Ginny Wright

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Ginny Wright is an American country music singer.[1] She was born in Twin City, Georgia during the 1930s, first sang in glee clubs, and studied opera. She began performing country music in the early 1950s. Her first single was on the Triple A label, following her discovery by deejay Jack Gale.

Wright next signed with the new Fabor label on the West Coast, recording a duet with Jim Reeves, "I Love You" (Fabor 101), which spent 22 weeks on Billboard's country charts in early 1954, peaking at No. 3. One year later she returned to the hit parade with another duet, "Are You Mine" (Fabor 117), this time with Tom Tall, which did even better. Over a 26-week run on Billboard's country charts, it peaked at No. 2. It was her second top 10 duet and her final chart appearance.

After taking a break from her career in the mid-1950s to raise a family, Wright entered country music in the 1960s, cutting a few singles for the Chart label. Wright recorded more duets, including additional ones with Tom Tall, who followed her to the Chart label.

Her sound began to change in the 1960s, acquiring more of a Nashville flavor. A series of one-off label recordings followed, including a couple for Jack Gale's Gallery 11 label, one for Travel and a couple for Cayce. Wright also cut an album for Playback Records featuring gospel standards with organ accompaniment.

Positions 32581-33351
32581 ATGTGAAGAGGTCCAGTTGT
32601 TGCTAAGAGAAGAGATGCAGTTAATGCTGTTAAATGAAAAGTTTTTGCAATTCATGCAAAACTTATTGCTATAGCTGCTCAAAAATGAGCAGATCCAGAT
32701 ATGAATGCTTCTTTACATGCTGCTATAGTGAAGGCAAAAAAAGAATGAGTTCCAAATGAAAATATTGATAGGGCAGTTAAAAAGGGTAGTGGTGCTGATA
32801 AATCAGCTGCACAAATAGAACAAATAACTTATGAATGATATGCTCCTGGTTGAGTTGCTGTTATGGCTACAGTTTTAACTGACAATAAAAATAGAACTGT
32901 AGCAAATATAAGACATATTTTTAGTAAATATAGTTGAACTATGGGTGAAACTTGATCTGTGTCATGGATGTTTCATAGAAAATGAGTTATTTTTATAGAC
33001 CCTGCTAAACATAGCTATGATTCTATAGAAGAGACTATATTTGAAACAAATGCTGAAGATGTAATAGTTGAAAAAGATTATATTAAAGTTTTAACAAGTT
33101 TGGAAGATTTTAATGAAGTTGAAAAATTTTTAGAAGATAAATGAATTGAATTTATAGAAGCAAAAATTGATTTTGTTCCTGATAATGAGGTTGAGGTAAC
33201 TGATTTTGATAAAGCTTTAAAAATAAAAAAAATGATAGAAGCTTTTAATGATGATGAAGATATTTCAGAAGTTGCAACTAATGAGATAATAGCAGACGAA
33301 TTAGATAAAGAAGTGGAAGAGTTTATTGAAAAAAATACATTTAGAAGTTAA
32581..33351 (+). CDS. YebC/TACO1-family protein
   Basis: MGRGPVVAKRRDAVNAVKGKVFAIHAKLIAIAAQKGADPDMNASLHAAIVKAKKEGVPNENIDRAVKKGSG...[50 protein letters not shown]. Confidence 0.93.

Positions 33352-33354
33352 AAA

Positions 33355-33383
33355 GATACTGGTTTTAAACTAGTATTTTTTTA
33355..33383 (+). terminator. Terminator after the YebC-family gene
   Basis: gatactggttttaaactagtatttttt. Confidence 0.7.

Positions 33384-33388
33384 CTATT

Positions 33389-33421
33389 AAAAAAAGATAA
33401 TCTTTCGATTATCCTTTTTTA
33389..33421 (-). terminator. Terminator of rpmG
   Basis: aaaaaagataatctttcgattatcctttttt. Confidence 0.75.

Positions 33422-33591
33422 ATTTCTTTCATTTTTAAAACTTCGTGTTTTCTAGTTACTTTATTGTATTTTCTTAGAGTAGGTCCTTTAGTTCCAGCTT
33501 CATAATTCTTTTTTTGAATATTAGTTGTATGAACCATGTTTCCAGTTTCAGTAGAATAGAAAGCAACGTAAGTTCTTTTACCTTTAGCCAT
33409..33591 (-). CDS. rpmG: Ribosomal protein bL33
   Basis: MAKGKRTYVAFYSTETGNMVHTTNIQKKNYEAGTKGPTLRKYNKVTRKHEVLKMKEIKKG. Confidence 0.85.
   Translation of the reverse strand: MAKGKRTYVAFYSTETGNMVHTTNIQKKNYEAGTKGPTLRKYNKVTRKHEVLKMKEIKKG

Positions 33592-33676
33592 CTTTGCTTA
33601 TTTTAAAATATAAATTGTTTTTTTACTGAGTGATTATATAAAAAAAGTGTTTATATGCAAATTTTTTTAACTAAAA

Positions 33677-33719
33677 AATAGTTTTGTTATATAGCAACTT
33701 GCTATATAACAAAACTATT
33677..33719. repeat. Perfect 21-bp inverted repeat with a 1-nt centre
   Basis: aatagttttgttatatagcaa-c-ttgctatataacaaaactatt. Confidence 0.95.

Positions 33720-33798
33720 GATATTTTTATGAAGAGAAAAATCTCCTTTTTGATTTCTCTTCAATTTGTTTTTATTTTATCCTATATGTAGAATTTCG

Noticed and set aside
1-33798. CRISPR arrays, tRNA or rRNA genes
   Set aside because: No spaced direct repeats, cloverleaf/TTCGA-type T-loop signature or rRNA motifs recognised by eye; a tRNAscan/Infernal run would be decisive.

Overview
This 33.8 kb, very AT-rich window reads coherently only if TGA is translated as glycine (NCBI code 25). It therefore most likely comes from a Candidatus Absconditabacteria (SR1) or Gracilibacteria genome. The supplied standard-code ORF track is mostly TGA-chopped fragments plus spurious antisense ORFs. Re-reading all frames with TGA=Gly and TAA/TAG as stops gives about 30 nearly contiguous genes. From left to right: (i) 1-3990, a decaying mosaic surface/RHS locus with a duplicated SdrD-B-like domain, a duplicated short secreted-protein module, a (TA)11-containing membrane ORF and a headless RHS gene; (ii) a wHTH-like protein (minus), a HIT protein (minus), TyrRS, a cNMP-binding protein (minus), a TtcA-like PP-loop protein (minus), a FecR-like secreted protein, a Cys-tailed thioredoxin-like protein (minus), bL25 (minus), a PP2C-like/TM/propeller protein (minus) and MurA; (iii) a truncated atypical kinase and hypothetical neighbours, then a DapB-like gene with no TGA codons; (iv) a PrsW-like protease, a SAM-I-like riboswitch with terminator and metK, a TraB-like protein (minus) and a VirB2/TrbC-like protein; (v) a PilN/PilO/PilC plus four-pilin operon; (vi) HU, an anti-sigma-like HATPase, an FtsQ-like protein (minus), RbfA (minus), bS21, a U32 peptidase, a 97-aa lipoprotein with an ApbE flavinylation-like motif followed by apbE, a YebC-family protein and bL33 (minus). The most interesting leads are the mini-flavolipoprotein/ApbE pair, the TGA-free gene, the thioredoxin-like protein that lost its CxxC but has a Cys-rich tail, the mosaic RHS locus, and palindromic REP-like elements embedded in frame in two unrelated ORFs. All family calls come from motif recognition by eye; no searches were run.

At this time Wright's popularity began to rise in the German market. Her first German success was the album Ginny Wright's Songs & Duets. This was followed by another album on the Bear Family label titled Whirlwind; her duets with Tom Tall were issued on a separate LP under his name. These albums are out of print and the original singles are very rare.

Wright was inducted into the Louisiana Hayride Hall Of Fame in 2003; and a year later, Bear Family released a CD containing most of Wright and Tom Tall's Fabor recordings.

References[edit]

  1. ^ Streissguth, Michael (2004-04-22). Voices of the country: interviews with classic country performers. Psychology Press. pp. 53–. ISBN 978-0-415-97042-6. Retrieved 2 July 2011.